Workplace teams are an essential asset for many businesses who have reached a level of size and scope that can no longer be operated by the owner alone. Teams can drive growth, create efficiencies that increase profits and enhance work environment harmony. Workplace teams can also be the source of infighting, costly processing mistakes and in extreme cases, disloyalty to the very company that employees them.
Given the costs of employing a workplace team to conduct business on your behalf, it's important to recognize when upgrades in your team are necessary.
I should point out that upgrading the team is different from the equally important task of continually improving your team through professional development programs, training and on-the-job coaching. Team upgrading requires a serious evaluation of who is on the team, how they are performing, what their potential is and are they loyal to your cause.
When Workplace Team Problems Arise, Who Sees Them First?
When team problems arise, the usual response from those overseeing team performance is to fix the problem. And while this immediate approach might be exactly what the situation calls for, there may also be deeper underlying causes driving those problems to the surface. In reality, when workplace teams start to go sideways, it's the other team members who see the real problems first. What's important is for management to see the real problem as well and begin assessing individual team member performances and interactions to accurately determine what measures must be taken.
In my business coaching practice, I run into this situation quite often. One or more team members are not working well together. Projects miss deadlines and inaccuracies start rising. Worse yet, any level of team self dicipline and direction starts breaking down. More 'trivial' matters reach the manager's desk for mediation. When team cohesion starts to break down, the team starts operating less as a team and more like a group of individuals.
Don't Treat the Symtoms Lightly
If you have been dealing with symptoms like these and the end result is you are not getting the team output you need to operate efficiently and profitably, consider the following steps to accurately determine the problem before making any hard, lasting decisions:
1. How is your workplace team functioning?
Teams that work well together get things done faster and with less disruption. Team members handle their responsibility and look to assist other members who need help. Communications are generally spirited, even when conflict arisies. Team members spend less time griping and more time addressing challenges.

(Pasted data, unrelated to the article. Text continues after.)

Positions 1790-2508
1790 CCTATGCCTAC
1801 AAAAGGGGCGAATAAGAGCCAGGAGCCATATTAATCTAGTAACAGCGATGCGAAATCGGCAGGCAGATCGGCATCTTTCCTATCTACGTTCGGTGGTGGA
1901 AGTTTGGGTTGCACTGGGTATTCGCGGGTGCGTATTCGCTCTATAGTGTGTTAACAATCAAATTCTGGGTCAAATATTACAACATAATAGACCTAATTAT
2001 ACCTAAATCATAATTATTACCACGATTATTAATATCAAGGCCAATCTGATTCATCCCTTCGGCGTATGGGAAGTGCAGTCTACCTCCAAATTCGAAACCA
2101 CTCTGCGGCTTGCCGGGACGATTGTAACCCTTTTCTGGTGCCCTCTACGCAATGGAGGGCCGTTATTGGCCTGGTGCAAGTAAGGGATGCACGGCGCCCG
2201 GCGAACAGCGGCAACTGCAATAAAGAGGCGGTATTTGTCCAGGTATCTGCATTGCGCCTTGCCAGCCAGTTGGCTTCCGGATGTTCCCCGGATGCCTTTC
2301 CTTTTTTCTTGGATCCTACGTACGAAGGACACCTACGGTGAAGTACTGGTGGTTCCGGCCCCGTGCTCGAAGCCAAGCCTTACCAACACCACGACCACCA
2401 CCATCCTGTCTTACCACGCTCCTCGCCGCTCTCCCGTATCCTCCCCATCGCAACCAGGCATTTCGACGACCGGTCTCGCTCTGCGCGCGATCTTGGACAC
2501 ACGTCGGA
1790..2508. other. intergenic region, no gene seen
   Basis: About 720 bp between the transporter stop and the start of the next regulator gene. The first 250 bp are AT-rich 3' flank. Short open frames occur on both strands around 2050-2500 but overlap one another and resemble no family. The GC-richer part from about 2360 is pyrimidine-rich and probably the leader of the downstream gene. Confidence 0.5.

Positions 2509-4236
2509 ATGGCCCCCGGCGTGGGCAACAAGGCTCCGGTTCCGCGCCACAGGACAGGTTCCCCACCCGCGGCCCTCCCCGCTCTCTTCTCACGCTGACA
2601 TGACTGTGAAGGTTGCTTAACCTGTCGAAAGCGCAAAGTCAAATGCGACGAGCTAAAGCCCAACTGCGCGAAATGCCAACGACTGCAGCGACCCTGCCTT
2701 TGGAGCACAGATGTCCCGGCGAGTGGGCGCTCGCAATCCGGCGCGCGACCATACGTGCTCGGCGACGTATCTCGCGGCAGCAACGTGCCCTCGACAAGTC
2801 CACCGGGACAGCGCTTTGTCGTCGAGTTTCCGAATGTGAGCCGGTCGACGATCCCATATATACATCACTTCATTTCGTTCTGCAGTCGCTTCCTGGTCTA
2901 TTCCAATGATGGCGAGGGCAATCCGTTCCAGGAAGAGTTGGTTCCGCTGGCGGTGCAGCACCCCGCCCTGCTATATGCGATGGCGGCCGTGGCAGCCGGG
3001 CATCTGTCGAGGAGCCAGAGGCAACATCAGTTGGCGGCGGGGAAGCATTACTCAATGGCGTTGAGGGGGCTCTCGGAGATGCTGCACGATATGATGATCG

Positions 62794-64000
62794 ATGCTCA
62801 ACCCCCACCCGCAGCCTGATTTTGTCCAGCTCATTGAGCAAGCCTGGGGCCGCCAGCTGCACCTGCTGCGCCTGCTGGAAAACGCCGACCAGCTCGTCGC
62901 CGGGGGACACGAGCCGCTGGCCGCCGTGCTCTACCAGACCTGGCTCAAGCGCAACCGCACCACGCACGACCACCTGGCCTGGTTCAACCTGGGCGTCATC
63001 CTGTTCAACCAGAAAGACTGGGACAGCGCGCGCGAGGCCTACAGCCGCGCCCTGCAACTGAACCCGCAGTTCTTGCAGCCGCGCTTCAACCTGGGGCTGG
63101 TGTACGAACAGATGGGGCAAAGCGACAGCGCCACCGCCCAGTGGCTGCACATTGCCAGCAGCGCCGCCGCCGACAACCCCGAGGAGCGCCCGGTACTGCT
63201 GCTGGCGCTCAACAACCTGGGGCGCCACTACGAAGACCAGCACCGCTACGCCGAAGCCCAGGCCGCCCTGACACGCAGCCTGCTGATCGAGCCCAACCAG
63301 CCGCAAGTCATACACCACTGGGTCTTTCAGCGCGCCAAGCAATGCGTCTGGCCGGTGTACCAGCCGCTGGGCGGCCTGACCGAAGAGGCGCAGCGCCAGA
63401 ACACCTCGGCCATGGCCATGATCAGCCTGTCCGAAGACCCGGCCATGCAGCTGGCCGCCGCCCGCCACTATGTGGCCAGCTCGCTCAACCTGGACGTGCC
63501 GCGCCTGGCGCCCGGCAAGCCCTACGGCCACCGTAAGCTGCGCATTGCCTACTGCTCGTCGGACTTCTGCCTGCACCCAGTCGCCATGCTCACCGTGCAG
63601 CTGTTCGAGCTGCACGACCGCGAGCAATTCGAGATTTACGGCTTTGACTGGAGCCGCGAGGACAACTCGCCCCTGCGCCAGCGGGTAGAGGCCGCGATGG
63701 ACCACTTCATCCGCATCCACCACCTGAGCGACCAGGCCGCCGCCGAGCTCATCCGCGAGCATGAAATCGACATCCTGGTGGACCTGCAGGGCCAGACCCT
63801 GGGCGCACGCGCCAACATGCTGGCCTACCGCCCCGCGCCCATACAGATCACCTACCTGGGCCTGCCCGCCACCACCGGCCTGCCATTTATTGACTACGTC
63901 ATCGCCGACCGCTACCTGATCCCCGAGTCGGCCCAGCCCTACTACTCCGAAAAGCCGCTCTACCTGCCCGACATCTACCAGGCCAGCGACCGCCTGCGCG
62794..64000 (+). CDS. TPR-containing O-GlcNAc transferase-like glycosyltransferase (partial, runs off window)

When teams stop functioning at a high performance level, attention spans start to drift. Communications become strained as problem solving is replaced with accusations about whose fault it is. Members start finding reasons to miss meetings and some members may even start to bring other members conduct to your attention. These are all symtoms of dysfunction. Recognizing them early is the best way to get ahead of what else is coming.
2. Are team members supporting each other or finding ways to go around each other?
When signs of team members starting to exclude others from meetings or communications because it's easier to "handle it ourselves" than address the problem with the team member in question, your workplace team problems have now escalated!
Highly performing, self directed teams understand that the process of working through conflict is critical for the team to perform successfully. When adherence to the process breaks down, trust in the team starts to erode.
3. Are any workplace team members creating disharmony within the team?
As I stated earlier, when team performance breaks down and some team members start poking the beehive, you have the beginnings of disloyalty on your hands. Not that people can't have opinions or be critical of some part of the team but the way it's served up will tell you allot about the particular team member's intentions. The team member in question may be tired of the infighting but not know how to stop it. They may feel targeted by others and lose the desire to remain on the team. Or, they may see an opportunity to curry favor with you by reporting on everyone's issues. Regardless of the circumstances, it's important to recognize the outcries of one individual vs. the broader issue of the team struggling over a process that no longer works.
If It's Time to Upgrade Your Workplace Team, Consider This Approach
When workplace team performance starts to erode, it's paramount for the manager or owner to recognize what's going on and begin planning for a lasting solution. If team harmony can not be restored with the the existing team members in place, upgrading the team is your next project.
Before you spend thousands of dollars on new equipment, training, or perks like gym memberships, take an objective look at your people.
If the writing on the wall says their are not right for your team, make the hard decision and move on. I've seen way too many workplace teams lose good team members who were tired of the dysfunction and tired of waiting for management to act. In the end, making the call and upgrading the position will have greater benefits to the team and your overall company performance than you realize.
Don't be guilty of saying, 'I should have made that call a long time ago'!
About the Author
Steve Smith is President and Founder of GrowthSource Coaching headquartered in Lake Forest, CA. He is an accomplished leadership, management and organizational enhancement coach who brings over 40 years of business building experience to every client relationship.